Esports at Mariemont

Nick Jones and George Koehler



The Atari 2600 was released on September 11, 1977. Since then, video games have been a popular form of entertainment worldwide. Forty-three years later, esports is a major growing industry with over 80 events in 2020. Just this year, Mariemont created its own esports program, for high-schoolers to compete in the state of Ohio.


With the season starting March 9th, Mariemont esports coach, Nathan Eten is preparing for an exciting inaugural season.


Currently, the Mariemont esports program has teams for Rocket League, Overwatch, and Super Smash Bros. Ultimate


Eten said, “If the game is not offered, it is because the esports Ohio League does not offer it for competitive play.” Other games offered by the league but not by Mariemont are Fortnite, Hearthstone, and League of Legends. The only reason that these games are not offered at Mariemont is because there aren’t enough students who have shown interest.


“The league does take suggestions and has added a couple of games since its inception, so they are always open to player feedback, said Eten. For a new game to be added, the game would have to have a rating of “Teen” and be approved by the league. 


Eten said he has had a lot of fun coaching the teams. His main focus as a coach is to let the players play their game because most of them have hundreds of hours of playtime. However, he also aims to help each player with their self-confidence by encouraging them as they play. He says a big part of competing is working together to play to their highest potential.


The Ohio esports competitions work differently than professional competitions work. The competitions are all played online against other teams across the state. Rocket League is 3 players v. 3 players and Overwatch is 6 v. 6. 


Super Smash Bros. Ultimate is 1 v. 1 with 5 players from each team. Mariemont’s #1 player goes against the other team’s #1 player, and Mariemont’s #2 player plays against the other team’s #2 player, etc. 


Within the different games, teams must play by special rules.  For example, banning arenas, maps, and choosing the color of their team.


Mariemont plays against teams from the Greater Cincinnati area: Forest Hills (Turpin and Anderson), Moeller, and Elder.  

Eten said, “With competition being online we also have the potential of playing schools like Colonel Crawford, which is up past Columbus or Four County Career Center, which is closer to Toledo.”


Eten said that Mariemont has not created an official channel for live video stream yet, but that is something he plans to do eventually. “I’m talking with a couple of different people about the possibility of broadcasting an esports match with a live shoutcaster (announcer).”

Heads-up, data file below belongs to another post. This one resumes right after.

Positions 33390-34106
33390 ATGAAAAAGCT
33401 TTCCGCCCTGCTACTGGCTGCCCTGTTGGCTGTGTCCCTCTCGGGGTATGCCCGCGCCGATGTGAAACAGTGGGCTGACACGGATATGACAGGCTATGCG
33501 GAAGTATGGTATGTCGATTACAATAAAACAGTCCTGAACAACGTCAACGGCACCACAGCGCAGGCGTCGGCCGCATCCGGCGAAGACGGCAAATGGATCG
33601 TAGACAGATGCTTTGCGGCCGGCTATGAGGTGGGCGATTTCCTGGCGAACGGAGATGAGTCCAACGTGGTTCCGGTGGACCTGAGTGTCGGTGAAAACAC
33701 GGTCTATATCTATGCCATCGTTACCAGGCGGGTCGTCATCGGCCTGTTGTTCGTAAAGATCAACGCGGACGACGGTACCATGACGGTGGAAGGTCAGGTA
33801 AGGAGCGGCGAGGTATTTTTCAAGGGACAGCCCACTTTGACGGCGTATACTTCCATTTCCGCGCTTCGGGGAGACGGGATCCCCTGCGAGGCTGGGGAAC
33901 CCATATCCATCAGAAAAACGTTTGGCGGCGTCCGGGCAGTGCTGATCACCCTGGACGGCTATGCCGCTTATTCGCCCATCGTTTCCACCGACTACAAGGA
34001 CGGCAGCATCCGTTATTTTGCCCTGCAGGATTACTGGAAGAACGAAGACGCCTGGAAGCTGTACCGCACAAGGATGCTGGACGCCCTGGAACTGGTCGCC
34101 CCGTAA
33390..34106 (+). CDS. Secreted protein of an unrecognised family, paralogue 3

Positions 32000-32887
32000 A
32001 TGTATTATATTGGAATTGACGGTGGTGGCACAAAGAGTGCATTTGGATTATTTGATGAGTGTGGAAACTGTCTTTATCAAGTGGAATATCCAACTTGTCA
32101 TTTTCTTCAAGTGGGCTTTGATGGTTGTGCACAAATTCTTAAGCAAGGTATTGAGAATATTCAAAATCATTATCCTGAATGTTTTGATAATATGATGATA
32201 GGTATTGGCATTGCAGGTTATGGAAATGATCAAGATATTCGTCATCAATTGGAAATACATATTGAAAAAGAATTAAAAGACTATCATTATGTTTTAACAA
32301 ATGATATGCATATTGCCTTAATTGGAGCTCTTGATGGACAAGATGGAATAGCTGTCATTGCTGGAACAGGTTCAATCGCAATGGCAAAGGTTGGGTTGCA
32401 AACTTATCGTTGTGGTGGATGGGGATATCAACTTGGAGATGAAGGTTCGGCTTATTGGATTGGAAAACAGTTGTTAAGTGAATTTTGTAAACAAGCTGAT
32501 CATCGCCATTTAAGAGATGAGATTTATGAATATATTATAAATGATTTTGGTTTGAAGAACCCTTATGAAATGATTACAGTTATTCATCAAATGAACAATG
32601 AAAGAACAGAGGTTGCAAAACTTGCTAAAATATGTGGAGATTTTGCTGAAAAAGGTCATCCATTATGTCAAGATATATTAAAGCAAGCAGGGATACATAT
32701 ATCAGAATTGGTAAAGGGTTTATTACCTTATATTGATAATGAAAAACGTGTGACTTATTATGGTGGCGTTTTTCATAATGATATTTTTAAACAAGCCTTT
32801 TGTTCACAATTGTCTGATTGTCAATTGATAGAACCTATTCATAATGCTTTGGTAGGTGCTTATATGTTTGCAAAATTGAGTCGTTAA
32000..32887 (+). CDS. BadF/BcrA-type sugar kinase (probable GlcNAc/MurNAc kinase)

Imagine a Sunday Night Football game with Al Michaels and Cris Collinsworth reacting to the game and explaining why a certain play was run.


“I think it’ll be really awesome and want to embrace this side of esports because it offers a great opportunity to students since esports will be around for a long time.” 


Currently, teams play in the orchestra room, not big enough to host spectators, but Mr. Eten hopes to find a place big enough to host a crowd.


McClain Lemay is one of the Rocket League players for the new Mariemont Esports team. He was willing to give some insider information about how this new sport at Mariemont will work.


During the game, the players have a lot to pay attention to, no matter which game they compete in.


When Lemay was asked what aspects he felt were important to pay attention to in Rocket League, he responded, “You want to focus a lot on learning how it (the player’s car) can flip and rotate in the air to hit the ball the right way. Flying through the air is a huge aspect, being able to keep your car in control in the air is very important. There are also aspects involving teammates such as positioning and always having a guy on the ball, between the ball and our goal, and a guy playing goalie in the back.”


Although the games are played on PCs, the players have the option to play using controllers plugged into the PCs. McClain says that playing with a keyboard and mouse is not a very popular way to play among Mariemont’s players and the majority use controllers.